Every mother wants to be sure that her baby is fed and contented.
No mother would ever want her child to go hungry.
Unfortunately, our little ones can’t use words to tell us when they’re hungry.
They do have hunger cues, though, and they’re born with a special reflex. These are built-in instincts babies have, to give you signs they need nutrition.
Let’s explore each baby hunger cues a little further, and answer all of your questions.
How do I know if my baby needs feeding?
As you get to know your baby you’ll start to notice little signals that could be a sign of hunger.
As infants stir, they make little noises like stretching and squeaking, which can indicate they’re ready for feeding.
They will start rooting around with their mouths, licking and sucking with their mouths, and trying to suck on their hands or fists.
Some babies show signs they want to be fed, such as turning towards the breast or pulling at their mother’s top, or trying to suck on dad’s nose.
Do babies cry if they’re hungry?
Many parents assume crying means their baby is hungry. Crying is actually a late hunger signal, and your baby will definitely let you know he’s not happy.
When babies are crying the tongue lifts towards the roof of the mouth, which can make it difficult to attach to the nipple or bottle.
Watch closely for these signs your baby is hungry:
Early hunger cues
- Lip-smacking or licking of lips
- Opening and closing mouth
- Sucking motions on lips, tongue, hands, fingers, fists, toes, toys, or clothing.
Active hunger cues
- Rooting around on the chest of whoever is carrying him
- Trying to position for nursing, either by lying back or pulling on your clothes
- Fidgeting or squirming movements
- Hitting you on the arm or chest repeatedly
- Fussing or breathing fast.
Late hunger cues
- Moving head frantically from side to side
The Australian Breastfeeding Association has some lovely pictures that show a baby’s mouth positions at different stages of hunger cues.
What are the three types of baby cries?
There’s research that shows babies can have different cries for different reasons.
Initially, it might be hard to tell which is which, but babies usually get upset for three reasons, which we outline below.
The Dunstan Baby Language can even help you recognize certain sounds that might signal what your baby is trying to tell you.
This is known as a universal baby language, and it involves specific sounds to communicate specific needs.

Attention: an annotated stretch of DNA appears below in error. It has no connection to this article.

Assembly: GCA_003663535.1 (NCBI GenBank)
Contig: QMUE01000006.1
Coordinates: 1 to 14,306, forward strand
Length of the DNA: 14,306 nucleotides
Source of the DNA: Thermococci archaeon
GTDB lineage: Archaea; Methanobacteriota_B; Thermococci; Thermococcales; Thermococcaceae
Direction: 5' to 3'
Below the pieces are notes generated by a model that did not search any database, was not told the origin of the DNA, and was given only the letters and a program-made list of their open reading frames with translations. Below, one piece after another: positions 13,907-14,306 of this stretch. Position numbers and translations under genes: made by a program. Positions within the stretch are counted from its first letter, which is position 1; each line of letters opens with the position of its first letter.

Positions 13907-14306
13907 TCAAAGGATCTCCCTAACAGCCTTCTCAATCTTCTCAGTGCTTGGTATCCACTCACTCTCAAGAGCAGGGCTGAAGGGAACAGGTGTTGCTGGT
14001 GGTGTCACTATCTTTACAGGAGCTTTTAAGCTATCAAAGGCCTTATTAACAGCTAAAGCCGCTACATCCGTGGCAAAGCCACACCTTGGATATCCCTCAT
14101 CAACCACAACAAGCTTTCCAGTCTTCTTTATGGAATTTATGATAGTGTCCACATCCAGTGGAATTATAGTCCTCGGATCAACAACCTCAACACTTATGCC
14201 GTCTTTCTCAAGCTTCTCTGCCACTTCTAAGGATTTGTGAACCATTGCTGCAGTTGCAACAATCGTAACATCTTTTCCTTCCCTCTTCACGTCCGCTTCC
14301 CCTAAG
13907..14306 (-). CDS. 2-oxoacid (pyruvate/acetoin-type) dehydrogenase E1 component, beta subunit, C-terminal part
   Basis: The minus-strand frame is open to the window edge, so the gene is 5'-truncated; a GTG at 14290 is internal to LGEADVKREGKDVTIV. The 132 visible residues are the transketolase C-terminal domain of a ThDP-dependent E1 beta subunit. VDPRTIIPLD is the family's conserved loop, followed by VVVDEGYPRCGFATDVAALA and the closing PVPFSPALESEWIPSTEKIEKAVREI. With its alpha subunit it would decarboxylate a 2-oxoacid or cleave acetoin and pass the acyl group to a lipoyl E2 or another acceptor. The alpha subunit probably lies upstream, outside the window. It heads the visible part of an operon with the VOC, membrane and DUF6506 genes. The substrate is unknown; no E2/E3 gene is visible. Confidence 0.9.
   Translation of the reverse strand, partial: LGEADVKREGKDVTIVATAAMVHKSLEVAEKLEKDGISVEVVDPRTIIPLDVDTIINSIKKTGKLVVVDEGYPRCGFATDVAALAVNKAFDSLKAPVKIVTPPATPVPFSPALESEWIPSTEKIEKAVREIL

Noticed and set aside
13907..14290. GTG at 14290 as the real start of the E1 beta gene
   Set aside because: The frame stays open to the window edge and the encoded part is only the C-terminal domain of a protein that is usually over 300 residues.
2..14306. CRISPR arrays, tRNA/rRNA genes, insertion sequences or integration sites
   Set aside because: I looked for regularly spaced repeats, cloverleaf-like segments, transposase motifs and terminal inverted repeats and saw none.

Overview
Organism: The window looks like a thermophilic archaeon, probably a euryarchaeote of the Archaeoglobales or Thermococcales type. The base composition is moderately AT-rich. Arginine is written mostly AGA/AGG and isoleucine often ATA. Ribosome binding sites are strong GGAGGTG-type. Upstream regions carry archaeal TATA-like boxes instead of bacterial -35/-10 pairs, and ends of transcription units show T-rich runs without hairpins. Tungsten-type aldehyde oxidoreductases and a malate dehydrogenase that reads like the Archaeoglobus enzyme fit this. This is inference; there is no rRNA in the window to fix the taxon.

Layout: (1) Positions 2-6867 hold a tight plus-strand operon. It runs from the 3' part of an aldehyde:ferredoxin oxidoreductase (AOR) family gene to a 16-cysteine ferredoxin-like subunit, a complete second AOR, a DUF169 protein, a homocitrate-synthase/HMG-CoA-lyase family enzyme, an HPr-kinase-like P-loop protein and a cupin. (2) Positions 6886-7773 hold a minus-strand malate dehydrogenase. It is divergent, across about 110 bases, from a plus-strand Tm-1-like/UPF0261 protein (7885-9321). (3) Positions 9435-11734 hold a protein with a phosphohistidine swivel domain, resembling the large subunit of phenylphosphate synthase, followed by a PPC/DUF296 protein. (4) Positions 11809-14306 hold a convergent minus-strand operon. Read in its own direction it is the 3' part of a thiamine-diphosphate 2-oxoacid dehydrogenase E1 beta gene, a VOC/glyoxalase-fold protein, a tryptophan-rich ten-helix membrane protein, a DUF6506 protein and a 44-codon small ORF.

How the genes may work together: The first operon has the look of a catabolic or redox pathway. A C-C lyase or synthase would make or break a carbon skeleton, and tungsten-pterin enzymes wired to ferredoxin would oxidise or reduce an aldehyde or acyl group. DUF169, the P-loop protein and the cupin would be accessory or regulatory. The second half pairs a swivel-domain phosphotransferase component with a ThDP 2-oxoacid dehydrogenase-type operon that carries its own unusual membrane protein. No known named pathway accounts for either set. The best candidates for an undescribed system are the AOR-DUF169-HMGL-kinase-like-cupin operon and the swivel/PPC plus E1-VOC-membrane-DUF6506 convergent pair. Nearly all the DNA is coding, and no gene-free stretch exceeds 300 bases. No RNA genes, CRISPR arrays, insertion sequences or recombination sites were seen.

As a parent, you’re the best person to tell what your baby’s crying means.
As already mentioned, it’s best to prevent your baby from getting to the state of being ‘hangry’, but sometimes it’s just unavoidable.
If babies are crying from hunger, they usually move their heads around and try to suck on anything that comes close to their tiny faces, such as their hands, or your face or nose.
For the hunger cry, the sound described by Dunstan Language is Neh.
#2: Discomfort and pain
When a baby is uncomfortable, he is usually pretty good at telling you. It could be because he’s in a wet or dirty nappy, or has wind pain.
Often pain is more obvious; he will bring his legs up towards his body, and the cry might seem more alarming and sudden.
The sound for discomfort, according to the Dunstan Language, is Heh.
When a baby needs sleep, the cries are a little more like whimpering, and he will often show other signs, such as red eyes or eyebrows, yawning, or rubbing his little eyes with his hands.
The sound for tired, as described by the Dunstan Language, is Owh.
Pay close attention to your baby and see if you can recognize the differences between cries.
Why is my newborn always hungry?
It’s completely normal for a breast milk-fed baby to latch, on average, 8-12 times in 24 hours (every 2 to 3 hours).
A formula-fed baby might feed around 6-8 times in a day (every 3 to 4 hours).
Your newborn baby’s tummy is very tiny and very efficient, especially if he’s breastfed.
A newborn is designed to eat more frequently as he’s burning energy fast, by rapidly gaining weight and developing.
Feeding on a schedule can reduce a breastfeeding mum’s milk supply, and risk affecting the baby’s growth spurts when he needs to feed more frequently.
Should I feed baby every time he wakes?
The ideal time to feed infants is after they wake and just before they become too alert. This is usually when they’re most likely to be displaying early feeding cues.
When you’re both calm and relaxed it can be much easier to latch your baby to the breast or bottle.
Leaving a feed too long after he wakes might cause him to become over hungry and overtired; this can make it more difficult to latch to the breast or take a bottle.
How do I know baby is full?
Signs your baby is full are:
- Your little one might stop nursing or feeding
- Baby turns head away when offered more, and loses interest
- Your little one might fall into a deep sleep
- Hunger signs are reduced.
Remember to keep an eye on the signs your baby is getting enough. Sometimes, reading your newborns’ early hunger cues can be confusing.
What if I’m still unsure if my baby is hungry?
If you suspect that your baby is hungry but you are unsure, there’s no harm in offering a feed, especially if you are breastfeeding.
Putting your baby to the breast not only feeds your hungry baby, but it helps your breastmilk supply, and can comfort and reassure your child.
You will not damage your child, or create any ‘bad’ or ‘needy’ habits.
When in doubt, flop it out!
How do you soothe an overtired baby?
If your baby is upset or distressed, you can calm him down with some beautiful skin-to-skin contact. Being bare-breasted in bed or in a warm bath together is great if you’re at home.
Allow baby to snuggle up to your breasts, or try wearing your baby.
When he has calmed down, feeding might be much easier.
For formula or breastmilk-fed babies, check out our article on bottle nursing.